“At first I didn’t see St. John’s as a hub for fashion and then the summer came,” he says. “I started thinking the game was changing. I started noticing how — I wouldn’t say it’s fashion forward because there’s still a certain level of conservatism in the culture — advanced the fashion is here. I think this place is on the edge of becoming a different spot for people to look for inspiration.”

The booming local film industry has a definite influence when it comes to clothing choices, says Vinhas, who creates art dresses as well as wearable fashion. He specializes in intricate embroidery and hopes to display his current project, which includes horsehair delicately woven into cheesecloth, in a gallery. Another thing that impressed Vinhas right off the bat was the way local people, and not just professional designers, are building on tradition and history when it comes to knitting. They are updating patterns, spinning and dyeing their own yarns and mixing up colours and textures.


“One of the things I love about here is that traditions are important. They’re part of history and they need to be preserved, but at the same time it’s important to push the boundaries of tradition and make something current. And I’ve seen a lot of people doing that lately.”

Vinhas points to St. John’s–based designer Charlotte Reid as an example. With her CharlotteStreet studio, Reid creates dresses, skirts and accessories from reclaimed sweaters that are hand-picked from local charity shops and carefully laundered before being cut and combined in a mix of textures, weights and colours.


In the warmer months, Reid trades fuzzy sweaters for T-shirts. She will cut up your favourite Nirvana shirt from high school or the T-shirt from your most-fun-ever concert, add coordinating fabrics and create something flattering and current for you. To that end, Reid has struck up partnerships with a number of local festivals, taking their overstock T-shirts and refashioning them into dresses and accessories.

Reid studied costuming at Dalhousie University before moving home and opening her studio in 2004. She also continues to work in theatre and film, with wardrobe credits on productions like How to Lose a Guy in 10 Days starring Kate Hudson and Matthew McConaughey, The Grand Seduction and CBC TV’s Republic of Doyle. Reid’s goal, she says, is to keep people warm and allow them to express their individuality in a sustainable, eco-friendly way.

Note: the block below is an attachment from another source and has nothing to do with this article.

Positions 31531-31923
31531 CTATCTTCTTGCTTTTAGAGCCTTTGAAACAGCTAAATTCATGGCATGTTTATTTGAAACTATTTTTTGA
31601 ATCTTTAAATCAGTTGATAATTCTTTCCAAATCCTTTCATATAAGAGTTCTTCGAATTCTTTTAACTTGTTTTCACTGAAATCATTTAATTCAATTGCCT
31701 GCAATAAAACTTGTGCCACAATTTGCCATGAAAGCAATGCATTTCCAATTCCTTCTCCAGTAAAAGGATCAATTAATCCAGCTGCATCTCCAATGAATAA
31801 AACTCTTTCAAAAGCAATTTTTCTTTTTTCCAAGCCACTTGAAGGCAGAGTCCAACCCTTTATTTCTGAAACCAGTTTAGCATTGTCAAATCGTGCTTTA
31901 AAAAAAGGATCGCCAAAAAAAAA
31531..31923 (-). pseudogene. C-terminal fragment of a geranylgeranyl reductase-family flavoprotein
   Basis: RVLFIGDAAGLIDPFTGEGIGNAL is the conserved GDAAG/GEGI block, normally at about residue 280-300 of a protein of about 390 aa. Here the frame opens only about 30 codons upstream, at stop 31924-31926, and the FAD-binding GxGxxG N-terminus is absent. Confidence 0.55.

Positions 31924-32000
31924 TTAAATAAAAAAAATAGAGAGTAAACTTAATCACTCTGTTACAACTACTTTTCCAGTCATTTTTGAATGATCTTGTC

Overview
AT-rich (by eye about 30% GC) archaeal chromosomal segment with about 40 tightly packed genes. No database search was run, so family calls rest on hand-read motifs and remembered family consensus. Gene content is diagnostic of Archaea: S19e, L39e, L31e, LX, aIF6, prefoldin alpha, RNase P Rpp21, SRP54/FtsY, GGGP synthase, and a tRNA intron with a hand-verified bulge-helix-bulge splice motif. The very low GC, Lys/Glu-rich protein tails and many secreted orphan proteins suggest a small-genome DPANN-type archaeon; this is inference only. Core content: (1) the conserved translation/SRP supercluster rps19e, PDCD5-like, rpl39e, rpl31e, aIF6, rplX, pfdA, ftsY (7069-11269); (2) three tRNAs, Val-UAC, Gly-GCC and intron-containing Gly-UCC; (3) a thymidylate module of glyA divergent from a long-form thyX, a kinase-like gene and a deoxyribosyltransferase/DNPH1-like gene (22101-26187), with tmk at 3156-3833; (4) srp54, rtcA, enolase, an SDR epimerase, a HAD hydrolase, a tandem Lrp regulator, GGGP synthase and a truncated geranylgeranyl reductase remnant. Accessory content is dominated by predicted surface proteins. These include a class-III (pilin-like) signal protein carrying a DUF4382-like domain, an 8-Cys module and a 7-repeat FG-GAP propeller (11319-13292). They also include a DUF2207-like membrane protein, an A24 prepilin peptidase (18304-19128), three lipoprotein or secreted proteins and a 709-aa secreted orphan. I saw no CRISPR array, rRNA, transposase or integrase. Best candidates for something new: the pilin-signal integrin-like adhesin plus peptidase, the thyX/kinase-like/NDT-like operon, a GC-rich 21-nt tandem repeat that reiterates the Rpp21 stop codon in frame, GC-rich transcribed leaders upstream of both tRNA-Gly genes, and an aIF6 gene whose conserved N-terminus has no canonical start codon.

Kim Paddon’s passion for style has led her in a different direction: jewellery. Originally a graphic designer, she moved back to St. John’s after graduating from Holland College and began running Whink, a downtown jewellery and gift boutique, in 2010. Paddon’s passion for sourcing jewellery for the shop led her to design and create her own line, Sparkes Design. It’s a bold collection of pieces intent on showcasing the raw and natural beauty of semi-precious and exotic stones. She pulls her inspiration, she says, from “nature and Newfoundland, especially rural Newfoundland,” as well as from vintage patterns, textiles and jewellery pieces.


Dory Blue, one of Paddon’s most popular collections, features stunning, bluetoned labradorite and names based on Newfoundland and Labrador communities. Broadway performer Petrina Bromley of Come From Away wore a shimmering Dory Blue earring, necklace and ring set during the 2017 Tony Awards.

“Just as we Newfoundlanders have our own sayings, we also have our own trends, as influenced by our unique culture,” Paddon tells The Maritime Edit.

“We are artists and we take pride in representing our province through our clothing and jewellery.”

Paddon talks about the current local fashion scene exploring and pushing things to edges it never had before and says its recognition is well deserved.

Her own goals for Sparkes Design are simple. “To recognize the artistry of nature and share it with those who will appreciate it most,” she writes. “To operate from a place of heart and intuitively recognize that every naturally occurring gemstone’s beauty tells a story. We pursue our dreams and inspire others to do the same.”


Tara Bradbury is an award-winning journalist based in St. John’s, NL. She studied journalism at Concordia University and worked as a researcher for the International Labour Office in Geneva, Switzerland and as a journalist in the UK before moving home and taking a job with The Telegram newspaper in 2003. She has covered everything from the Tony Awards to criminal cases, specializing in arts and investigative pieces, and has been published in Chatelaine and Flare.

Twitter: @tara_bradbury